.

You might also like:

How to negotiate signing fees like a pro
http://blog.123notary.com/?p=19198

# of loans verses # of years
http://blog.123notary.com/?p=19270

How many loans have you signed?
http://blog.123notary.com/?p=16559

Share
>

April 11, 2018

Letter to Donald Trump about the State of the Notary Industry.

Filed under: General Articles — admin @ 10:21 am

Dear President Donald Trump,
You have initiated this wonderful idea of draining swamps. I will inform you that the state of the Notary industry in forty-nine of the fifty states in the nation is a big swamp, except in Florida where it is more of a glade(s).

A well thought out political system should had a network of checks and balances. The minute an organization is not checked, it can run wild and get away with endless mischief or negligence. This is how I believe the Notary industry is at this point. The Notary divisions are generally not watching their Notaries, and the Feds are not watching the Notary divisions at all. The result is rampant ignorance, fraud and criminal activity on the part of Notaries generally done out of negligence. But, why should you or anyone else be especially concerned? In short:

Notary Agencies need to be regulated by the Feds to reduce the incidence of very damaging fraud, perjury, and general ignorance.

.

1. Journals and Property Fraud
If someone impersonated a Notary, the impersonator could sell one of your $300,000,000 properties without your consent and get the Deed recorded. Since in NY State, a notary is not required to keep a journal, the fraudulent sale would not have any particular paper trail back to the notary’s journal who was impersonated. Such an instance would cause immeasurable grief to you and all involved which is why it behooves Federal Law to include statues about keeping journals that all states must abide by or be fined, etc. Journals are very good record keeping tools for notaries, because the name of the individual signing, the name of the document date, time, etc., can be notated. But, a thumbprint can also be taken which can help find someone who gave a fake ID to a Notary. Fake ID’s do not surface more than 1/5000 notary appointments in my experience. But, if a serious act of fraud is done using one, you need a paper trail that can help investigators find the perpetrators. The journal can help prove who did what and when and help prove if a document was falsely notarized.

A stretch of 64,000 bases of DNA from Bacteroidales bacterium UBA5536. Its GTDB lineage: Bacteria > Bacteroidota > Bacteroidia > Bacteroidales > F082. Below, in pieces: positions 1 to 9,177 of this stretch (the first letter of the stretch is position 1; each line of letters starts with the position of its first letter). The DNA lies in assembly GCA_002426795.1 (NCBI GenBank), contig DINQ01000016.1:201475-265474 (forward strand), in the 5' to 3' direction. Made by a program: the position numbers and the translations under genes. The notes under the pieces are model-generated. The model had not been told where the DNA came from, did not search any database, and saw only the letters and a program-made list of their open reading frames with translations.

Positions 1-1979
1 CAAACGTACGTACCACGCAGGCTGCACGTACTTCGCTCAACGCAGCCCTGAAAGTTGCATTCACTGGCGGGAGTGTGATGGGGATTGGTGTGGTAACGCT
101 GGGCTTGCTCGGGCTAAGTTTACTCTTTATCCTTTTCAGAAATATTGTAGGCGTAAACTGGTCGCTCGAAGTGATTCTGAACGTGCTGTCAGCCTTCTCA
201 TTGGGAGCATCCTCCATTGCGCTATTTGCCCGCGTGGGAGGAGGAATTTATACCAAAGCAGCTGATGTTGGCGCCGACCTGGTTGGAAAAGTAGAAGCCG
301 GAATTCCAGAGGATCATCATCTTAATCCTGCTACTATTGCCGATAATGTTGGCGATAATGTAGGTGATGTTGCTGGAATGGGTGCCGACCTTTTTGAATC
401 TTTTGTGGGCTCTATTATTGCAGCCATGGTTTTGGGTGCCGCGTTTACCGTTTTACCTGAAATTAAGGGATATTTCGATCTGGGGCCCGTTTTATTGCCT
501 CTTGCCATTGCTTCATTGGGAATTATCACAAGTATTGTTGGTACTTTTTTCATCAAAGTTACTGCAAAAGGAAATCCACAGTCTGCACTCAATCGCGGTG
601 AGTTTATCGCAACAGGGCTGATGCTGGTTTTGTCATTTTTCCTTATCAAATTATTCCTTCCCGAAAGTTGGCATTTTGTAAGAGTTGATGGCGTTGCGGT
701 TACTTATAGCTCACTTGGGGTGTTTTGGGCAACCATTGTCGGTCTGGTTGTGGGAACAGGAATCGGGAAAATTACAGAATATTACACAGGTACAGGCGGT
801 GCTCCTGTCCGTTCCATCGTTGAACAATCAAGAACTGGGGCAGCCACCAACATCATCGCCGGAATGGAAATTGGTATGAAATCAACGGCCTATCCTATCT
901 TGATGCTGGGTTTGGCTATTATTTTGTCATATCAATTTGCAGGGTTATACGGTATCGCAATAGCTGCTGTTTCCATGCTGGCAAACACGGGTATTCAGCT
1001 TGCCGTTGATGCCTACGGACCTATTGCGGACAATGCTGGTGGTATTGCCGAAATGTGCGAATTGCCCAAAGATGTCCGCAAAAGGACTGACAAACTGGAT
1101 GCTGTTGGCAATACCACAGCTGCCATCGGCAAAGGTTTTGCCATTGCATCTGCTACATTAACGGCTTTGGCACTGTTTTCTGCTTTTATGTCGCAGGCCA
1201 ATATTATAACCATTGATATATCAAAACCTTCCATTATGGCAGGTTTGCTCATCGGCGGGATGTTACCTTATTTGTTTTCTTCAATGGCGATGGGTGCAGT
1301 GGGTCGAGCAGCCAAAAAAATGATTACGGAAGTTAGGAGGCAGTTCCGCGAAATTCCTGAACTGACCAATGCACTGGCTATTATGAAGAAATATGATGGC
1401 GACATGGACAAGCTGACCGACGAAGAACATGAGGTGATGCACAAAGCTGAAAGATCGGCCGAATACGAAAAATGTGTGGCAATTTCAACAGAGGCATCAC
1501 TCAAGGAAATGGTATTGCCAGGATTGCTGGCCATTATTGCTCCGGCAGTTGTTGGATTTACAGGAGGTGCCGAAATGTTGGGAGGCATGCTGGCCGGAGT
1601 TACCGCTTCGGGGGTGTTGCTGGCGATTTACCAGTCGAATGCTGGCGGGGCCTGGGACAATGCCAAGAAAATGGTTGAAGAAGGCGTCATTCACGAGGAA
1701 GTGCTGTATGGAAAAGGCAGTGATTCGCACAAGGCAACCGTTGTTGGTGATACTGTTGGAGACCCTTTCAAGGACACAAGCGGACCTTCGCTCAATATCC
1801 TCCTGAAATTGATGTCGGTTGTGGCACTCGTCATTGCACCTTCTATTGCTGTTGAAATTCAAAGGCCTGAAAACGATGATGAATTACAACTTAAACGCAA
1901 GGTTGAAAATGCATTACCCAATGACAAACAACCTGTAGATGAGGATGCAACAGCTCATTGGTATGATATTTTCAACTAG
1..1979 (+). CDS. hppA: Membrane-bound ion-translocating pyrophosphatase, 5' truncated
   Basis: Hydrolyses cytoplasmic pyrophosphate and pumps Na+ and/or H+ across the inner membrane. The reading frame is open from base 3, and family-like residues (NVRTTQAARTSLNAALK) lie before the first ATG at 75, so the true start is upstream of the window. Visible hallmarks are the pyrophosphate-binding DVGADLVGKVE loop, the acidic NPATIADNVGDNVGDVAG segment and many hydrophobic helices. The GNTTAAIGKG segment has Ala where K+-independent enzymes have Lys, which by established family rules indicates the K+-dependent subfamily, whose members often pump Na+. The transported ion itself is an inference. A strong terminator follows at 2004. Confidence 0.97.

2. Perjury and Felonies
It is considered by some to be a felony if the Notary claims in writing to have given an Oath to an affiant when in fact they did not. Many Notaries fail to administer Oaths when legally required on a daily basis which means they could be considered a serial felon. A felony is a serious offence, and felons are generally barred from becoming notaries in all states. The fact is that none of the states bother to quiz their notaries on whether or not they administer Oaths, and whether or not those Oaths are relevant, or worded appropriately (or logically.) In my experience, 70% of notaries do not administer Oaths and the other 30% very rarely administer correct Oaths.

3. Mandatory Journal Thumbprints for Deeds
For Deeds affecting real property and Power of Attorney documents, a journal thumbprint can safeguard the transaction from serious fraud. Journal thumbprints are discouraged in Texas and Florida because the governments do not trust Notaries to be custodians of such information. It is feared that the notaries will engage in the unlawful distribution of these biometric data for fraudulent purposes. My opinion is that Notaries should be trusted as much as police, Attorneys, military personal and Judges. If not, then the notary should not be commissioned as a notary to begin with. Few states require thumbprints, but in my opinion all states should

4. Mandatory training and quizzing
Few Notaries know what they are doing (I quiz them which is how I know). Therefor, a simple solution would be for all states to have a Notary class, written test and hands on test. Some states have a day long class. However, I believe that to attain mastery of the Notary profession, between two to four days of class are necessary and should go over theoretical knowledge as well as hands on training. Mastery of what to do when an unusual situation comes up is also critical as Notaries are often asked to do unlawful things and should become experts at saying no to illegal requests. Notaries should also be able to discern between an unusual request and an illegal request because many notaries illegally decline acceptable requests which is a moderate problem. Additionally, Notary divisions should audit notaries from time to time when the Notaries are not expecting it just to keep everyone honest.